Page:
Every year, thousands of older Americans require emergency treatment to stop bleeding caused by taking warfarin, a frequently prescribed blood-thinning pill. My own mother received this drug in her later years, and her doctors encountered significant challenges getting the dose right. The problem is too much warfarin causes potentially serious bleeding, while too little leaves those who need the drug vulnerable to developing life-threatening clots in their legs or heart. The difference between too little and too much is distressingly small. But what if before writing a prescription, doctors could test for known genetic markers to help them gauge the amount of warfarin that a person should take?
Such tests have been available to doctors and patients for a few years, but they have not been widely used. The recent results of a national clinical trial offer some of the most convincing evidence that it’s time for that to change. In this study of 1,650 older adults undergoing elective hip or knee surgery, patients whose genetic makeup was used to help determine their dose of warfarin were less likely to suffer adverse events, including major bleeding. This trial marks an encouraging success story for the emerging field of pharmacogenomics, the study of how the variations in our genes affect our responses to medicines.
Most drugs are now prescribed in a “one-size-fits-all” fashion—as though they should work the same way in all people. But they don’t. Differences in our genes, sex, age, physiology, diet, and environment affect how our bodies respond to drugs.
That’s certainly the case with warfarin. With growing evidence that specific gene variations could affect benefits and risks, the Food and Drug Administration revised its product label in 2007 to encourage doctors to order pharmacogenomic tests when prescribing it. The suggestion, however, has gone largely unheeded. Prior studies hadn’t conclusively demonstrated that adjusting dosage on the basis of pharmacogenomic testing prevented adverse events among patients starting warfarin, and obtaining gene test results might take days or weeks—so doctors justifiably wondered whether this fine tuning of warfarin dosage was really necessary .
That’s what makes the results of the latest clinical trial, published recently in JAMA, so interesting . They come from the NIH-supported Genetic InFormatics Trial (GIFT) of Warfarin Therapy to Prevent Deep Venous Thrombosis, led by Brian F. Gage at Washington University, St. Louis.
Unlike the previous clinical studies, GIFT enrolled more participants to detect possible differences. The trial also tested for variants in three genes instead of two, and used the genetic results to guide warfarin dosing for a longer period of 11 days. These gene variants include: CYP4F2, involved in the metabolism of vitamin K to help clot blood; CYP2C9 and its influence on warfarin metabolism in the liver; and VKORC1, involved in warfarin sensitivity.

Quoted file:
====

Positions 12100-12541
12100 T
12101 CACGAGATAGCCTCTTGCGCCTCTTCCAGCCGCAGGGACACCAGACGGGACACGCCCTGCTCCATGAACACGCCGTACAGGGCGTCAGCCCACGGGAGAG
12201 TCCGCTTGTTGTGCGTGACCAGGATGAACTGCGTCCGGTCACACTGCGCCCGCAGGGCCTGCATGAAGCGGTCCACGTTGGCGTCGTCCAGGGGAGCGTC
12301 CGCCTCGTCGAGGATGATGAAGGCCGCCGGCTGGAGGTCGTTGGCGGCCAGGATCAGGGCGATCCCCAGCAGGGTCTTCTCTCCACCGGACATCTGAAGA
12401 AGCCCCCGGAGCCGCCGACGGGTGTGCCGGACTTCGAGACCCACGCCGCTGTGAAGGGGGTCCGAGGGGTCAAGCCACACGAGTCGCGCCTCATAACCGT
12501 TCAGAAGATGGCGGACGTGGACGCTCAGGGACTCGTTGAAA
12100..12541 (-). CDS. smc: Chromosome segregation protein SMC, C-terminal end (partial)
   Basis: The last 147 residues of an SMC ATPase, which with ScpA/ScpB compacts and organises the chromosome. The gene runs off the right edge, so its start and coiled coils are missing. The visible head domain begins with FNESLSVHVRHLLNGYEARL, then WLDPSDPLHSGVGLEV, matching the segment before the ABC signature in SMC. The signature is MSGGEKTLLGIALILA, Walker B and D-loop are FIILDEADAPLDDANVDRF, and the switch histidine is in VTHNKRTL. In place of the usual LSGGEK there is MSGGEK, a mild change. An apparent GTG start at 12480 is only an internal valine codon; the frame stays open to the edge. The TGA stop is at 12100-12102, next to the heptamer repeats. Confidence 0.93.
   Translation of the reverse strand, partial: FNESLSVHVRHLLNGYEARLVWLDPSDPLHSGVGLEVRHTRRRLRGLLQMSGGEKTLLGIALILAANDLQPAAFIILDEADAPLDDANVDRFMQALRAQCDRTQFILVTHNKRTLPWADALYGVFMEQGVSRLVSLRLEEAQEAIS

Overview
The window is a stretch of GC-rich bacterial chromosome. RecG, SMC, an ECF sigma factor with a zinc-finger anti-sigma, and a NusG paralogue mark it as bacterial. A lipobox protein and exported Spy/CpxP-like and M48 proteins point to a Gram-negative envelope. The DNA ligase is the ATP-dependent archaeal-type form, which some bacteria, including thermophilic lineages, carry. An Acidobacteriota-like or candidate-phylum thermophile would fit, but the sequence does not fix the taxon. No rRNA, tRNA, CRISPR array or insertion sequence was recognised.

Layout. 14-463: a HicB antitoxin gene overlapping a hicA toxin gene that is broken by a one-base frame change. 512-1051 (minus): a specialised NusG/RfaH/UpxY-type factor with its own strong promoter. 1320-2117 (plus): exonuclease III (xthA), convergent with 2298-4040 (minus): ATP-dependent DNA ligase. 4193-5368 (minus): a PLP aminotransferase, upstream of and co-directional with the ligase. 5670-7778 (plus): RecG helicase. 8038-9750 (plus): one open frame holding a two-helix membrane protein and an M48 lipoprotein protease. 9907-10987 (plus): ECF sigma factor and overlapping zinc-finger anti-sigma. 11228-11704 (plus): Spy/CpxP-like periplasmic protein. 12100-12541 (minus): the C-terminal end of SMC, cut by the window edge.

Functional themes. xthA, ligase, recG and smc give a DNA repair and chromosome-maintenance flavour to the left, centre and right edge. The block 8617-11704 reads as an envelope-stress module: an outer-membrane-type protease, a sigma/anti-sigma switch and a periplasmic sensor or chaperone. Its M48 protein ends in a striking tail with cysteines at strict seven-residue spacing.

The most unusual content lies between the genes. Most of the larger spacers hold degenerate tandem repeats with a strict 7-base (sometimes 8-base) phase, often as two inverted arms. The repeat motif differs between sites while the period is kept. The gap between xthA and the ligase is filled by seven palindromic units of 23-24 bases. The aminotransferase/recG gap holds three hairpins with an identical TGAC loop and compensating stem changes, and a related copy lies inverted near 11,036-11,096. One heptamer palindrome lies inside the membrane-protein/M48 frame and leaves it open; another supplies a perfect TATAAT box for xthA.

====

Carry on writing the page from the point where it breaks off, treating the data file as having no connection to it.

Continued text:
In the study, Gage and colleagues enrolled healthy older adults (average age 72 and 64 percent women) planning to undergo elective hip or knee surgery. Participants were randomly assigned to one of two groups. Those in one group were dosed according to clinical factors, such as age, height, and weight. The other participants arrived at a dose based on those same clinical factors, plus testing of the gene variants.
Of the 789 patients prescribed warfarin based on clinical factors alone, 116 (14.7 percent) had at least one adverse event: major bleeding, a warfarin overdose, or a blood clot. But of the 808 patients who also received pharmacogenomic testing, only 87 (10.8 percent) had an adverse event. Indeed, pharmacogenomic dosing led to a reduction in the number of bleeding events, from 74 to 57. It nearly halved the number of symptomatic adverse events overall.
While the findings are encouraging, their immediate impact will depend, in part, on whether insurance companies decide to cover the cost of testing for these genes, which is nearly $200 today, but may decrease in the future. Meanwhile, efforts like the NIH All Of Us Research Program—which will soon enroll 1 million Americans to improve health and health care—offer the chance to further explore the use of pharmacogenomic testing and potentially to expand its use to many drugs.
As the evidence builds and genetic testing becomes less expensive, some may choose to undergo pharmacogenomic testing before they get sick or need surgery. Gage says he hopes to integrate genetic information into patients’ electronic medical records so that it’s available anytime a new drug is prescribed. The goal is fewer adverse reactions to medicines, for older Americans and younger ones, too.
 Warfarin pharmacogenomics: current best evidence. Kimmel SE. J Thromb Haemost. 2015 Jun;13 Suppl 1:S266-71.
 Effect of genotype-guided warfarin dosing on clinical events and anticoagulation control among patients undergoing hip or knee arthroplasty: The GIFT Randomized Clinical Trial. Gage BF et al. JAMA. 2017;318(12):1115-1124.
Pharmacogenomics Fact Sheet (National Institute of General Medical Sciences/NIH)
Warfarin Dosing (Washington University, St. Louis)
Brian F. Gage (Washington University, St. Louis)
NIH Support: National Heart, Lung, and Blood Institute; National Center for Advancing Translational Sciences